St. Paul senior setter Jordan Caldwell is the team's only returning captain. (Photo courtesy St. Paul HS)
St. Paul senior setter Jordan Caldwell is the team's only returning captain. (Photo courtesy St. Paul HS)

Coming off back-to-back 1A championships, St. Paul's volleyball team hasn't had much to cheer in the past year or so.

So when the Buckaroos received word Tuesday that Marion County had moved from extreme risk to high risk – allowing them to start their season next week – it was cause to celebrate.

“We're so excited,” St. Paul coach Lesli Hiller said. “We're really hoping to set up a few games that are super highly competitive, and at least get a feel for it again. I'm excited to see them all together against another team, and see how it all comes together.”

St. Paul was planning on surprising the state this season. The Buckaroos would have been under the radar after graduating four senior captains – including first-team all-state tournament hitters Isabelle Wyss and Erin Counts – but they believe a three-peat was within reach.

“Definitely. I have no question in my mind,” said Hiller, a 1986 St. Paul graduate who has guided the team to 239 wins and 10 state tournament appearances in 11 seasons. “They've improved tremendously. It would've been one of those years that nobody would've seen us coming after what we graduated last year.”

Hiller likes the team's chemistry, which starts with the only returning captain, senior setter Jordan Caldwell. The 5-foot-6 Caldwell not only runs the show, but she was the third-best hitter on the two state title teams.

“She's just really leading these girls and improving our hitters so much,” Hiller said. “She just reads what they need. She's just a phenomenal setter. I'm hoping that somehow she's going to get seen by a college and picked up.”

Senior outside hitter Mary Davidson, who transferred from Gervais as a junior, is vastly improved after making a deeper commitment to the game.

“This year she came back with so much confidence,” Hiller said of the 5-10 Davidson, who also plays basketball. “She worked on her jump reach. She just got to the point where she can really pound the ball, and it's not going to get seen as much as it should.”

The Buckaroos also have Paige Curtis, a 5-8 senior middle blocker who has developed her quick attack, and a promising freshman hitter in Stella Koch.

Last fall, St. Paul was able to get some much-needed competition by splitting into two teams to play in a 4-on-4 league at The Courts in Beaverton. Hiller said it was a productive experience for the Buckaroos.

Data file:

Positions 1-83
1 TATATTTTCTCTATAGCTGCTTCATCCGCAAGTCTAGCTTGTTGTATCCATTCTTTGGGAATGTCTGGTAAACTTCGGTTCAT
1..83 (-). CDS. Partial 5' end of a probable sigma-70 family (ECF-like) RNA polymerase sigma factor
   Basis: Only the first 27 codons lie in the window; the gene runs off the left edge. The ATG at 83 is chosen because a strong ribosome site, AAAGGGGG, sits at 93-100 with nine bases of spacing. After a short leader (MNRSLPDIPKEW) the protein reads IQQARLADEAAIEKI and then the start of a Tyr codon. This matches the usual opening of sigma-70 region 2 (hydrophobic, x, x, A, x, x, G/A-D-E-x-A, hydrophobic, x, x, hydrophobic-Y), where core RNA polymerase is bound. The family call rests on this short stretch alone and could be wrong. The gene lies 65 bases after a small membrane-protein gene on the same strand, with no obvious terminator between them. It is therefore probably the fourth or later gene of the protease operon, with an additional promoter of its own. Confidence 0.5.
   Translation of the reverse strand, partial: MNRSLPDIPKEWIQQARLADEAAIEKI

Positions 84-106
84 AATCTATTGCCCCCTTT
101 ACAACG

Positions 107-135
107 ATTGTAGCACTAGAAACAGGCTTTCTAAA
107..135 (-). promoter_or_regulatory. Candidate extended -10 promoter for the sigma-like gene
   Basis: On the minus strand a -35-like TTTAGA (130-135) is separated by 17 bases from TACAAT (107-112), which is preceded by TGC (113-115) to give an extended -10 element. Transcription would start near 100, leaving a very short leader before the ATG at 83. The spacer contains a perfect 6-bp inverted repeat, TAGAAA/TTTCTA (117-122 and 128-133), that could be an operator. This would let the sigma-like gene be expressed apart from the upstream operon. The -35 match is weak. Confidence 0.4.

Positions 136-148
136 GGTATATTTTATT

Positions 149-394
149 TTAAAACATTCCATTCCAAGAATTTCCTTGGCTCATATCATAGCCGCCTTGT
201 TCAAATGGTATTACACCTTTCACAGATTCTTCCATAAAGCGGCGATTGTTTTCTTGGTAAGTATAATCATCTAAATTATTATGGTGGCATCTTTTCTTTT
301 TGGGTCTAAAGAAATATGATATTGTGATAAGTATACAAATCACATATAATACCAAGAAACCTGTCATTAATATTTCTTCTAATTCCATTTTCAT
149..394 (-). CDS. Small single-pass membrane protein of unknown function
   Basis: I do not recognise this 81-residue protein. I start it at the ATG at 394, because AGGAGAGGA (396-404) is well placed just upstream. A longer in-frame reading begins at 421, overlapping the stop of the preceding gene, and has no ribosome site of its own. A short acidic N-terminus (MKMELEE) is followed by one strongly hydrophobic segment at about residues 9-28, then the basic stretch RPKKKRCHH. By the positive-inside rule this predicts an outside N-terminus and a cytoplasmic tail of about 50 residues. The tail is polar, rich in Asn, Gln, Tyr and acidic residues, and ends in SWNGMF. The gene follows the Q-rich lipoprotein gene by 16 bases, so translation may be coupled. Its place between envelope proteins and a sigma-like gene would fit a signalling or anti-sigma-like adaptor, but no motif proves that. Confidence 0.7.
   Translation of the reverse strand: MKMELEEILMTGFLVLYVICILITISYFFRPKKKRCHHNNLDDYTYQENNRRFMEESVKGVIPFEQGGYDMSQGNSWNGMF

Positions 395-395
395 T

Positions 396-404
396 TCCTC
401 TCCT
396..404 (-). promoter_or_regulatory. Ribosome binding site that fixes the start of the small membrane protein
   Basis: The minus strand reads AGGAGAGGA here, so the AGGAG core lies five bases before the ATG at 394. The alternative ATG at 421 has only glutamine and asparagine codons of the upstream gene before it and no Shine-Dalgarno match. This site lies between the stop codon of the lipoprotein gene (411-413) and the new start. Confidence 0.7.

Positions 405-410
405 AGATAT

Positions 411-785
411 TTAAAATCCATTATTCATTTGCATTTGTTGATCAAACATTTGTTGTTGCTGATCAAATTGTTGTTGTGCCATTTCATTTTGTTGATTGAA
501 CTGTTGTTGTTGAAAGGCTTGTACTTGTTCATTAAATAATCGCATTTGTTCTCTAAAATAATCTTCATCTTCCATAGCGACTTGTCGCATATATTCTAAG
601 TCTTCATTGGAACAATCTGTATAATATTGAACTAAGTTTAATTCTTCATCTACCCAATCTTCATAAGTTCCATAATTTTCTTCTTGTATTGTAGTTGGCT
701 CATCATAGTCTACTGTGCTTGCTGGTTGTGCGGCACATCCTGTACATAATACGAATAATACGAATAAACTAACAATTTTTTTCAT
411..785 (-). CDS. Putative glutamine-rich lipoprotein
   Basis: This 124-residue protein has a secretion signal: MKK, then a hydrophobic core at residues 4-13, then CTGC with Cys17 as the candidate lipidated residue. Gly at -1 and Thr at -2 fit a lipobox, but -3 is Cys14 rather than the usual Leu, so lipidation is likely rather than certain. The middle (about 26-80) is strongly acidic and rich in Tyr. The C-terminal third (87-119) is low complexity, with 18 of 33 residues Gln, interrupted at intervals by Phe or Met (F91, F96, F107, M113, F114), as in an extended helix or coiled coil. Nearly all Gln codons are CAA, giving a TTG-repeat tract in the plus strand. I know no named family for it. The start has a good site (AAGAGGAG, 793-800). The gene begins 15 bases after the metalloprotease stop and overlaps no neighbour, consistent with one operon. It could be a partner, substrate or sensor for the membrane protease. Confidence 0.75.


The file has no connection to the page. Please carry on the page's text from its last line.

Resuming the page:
“They improved a lot through that because with 4-on-4, you've got to cover more court,” Hiller said. “The kids were getting a lot of serving, serve-receive.”

St. Paul started practice this week, but because of the county being in the extreme-risk category, was limited to six-person pods and 45- minute workouts. They finally will be able to scrimmage Friday when the county moves to high risk.

The Buckaroos, who are 28-0 in the Casco League since returning from 2A in 2018, are seeking to fill out their limited schedule with some of the state's top small-school teams.

They will have a league match against Perrydale, the Casco runner-up the last two seasons, and just added a showdown against Powder Valley, the team they beat in the last two state finals. The Powder Valley match will be at Dufur on March 12.

“We've got to find ways to get games with some of the stronger teams in 1A, or maybe a step up or two,” Hiller said.

St. Paul is not averse to challenging top teams from higher classifications. In 2019, the Buckaroos' only losses to Oregon teams came against Kennedy and Portland Christian, 2A champion and 2A semifinalist, respectively.

St. Paul traveled to Arizona to compete in the Nike Tournament of Champions in 2019 and had planned to participate in the event again in 2020. The Buckaroos intend to go back this fall.

Last week's announcement that the OSAA will return the “culminating week” to the schools, rather than stage a state championship, was disappointing to St. Paul, according to Hiller.

“For a lot of the kids, that's what it's all about, especially when you're in the lower classification like we are,” Hiller said. “That's when you really get your good competition is that week of playoffs and state. To take that away, it makes it really hard, especially on the seniors.”

Hiller hasn't given up hope that the top 1A teams can meet during the culmination week for what would amount to a de facto state tournament.

“That's exactly what's running through our heads,” Hiller said. “I'm sure we're all thinking it, and now that the counties have all opened up more, I'm sure it's going to be in the works. We definitely would like to be in on that.”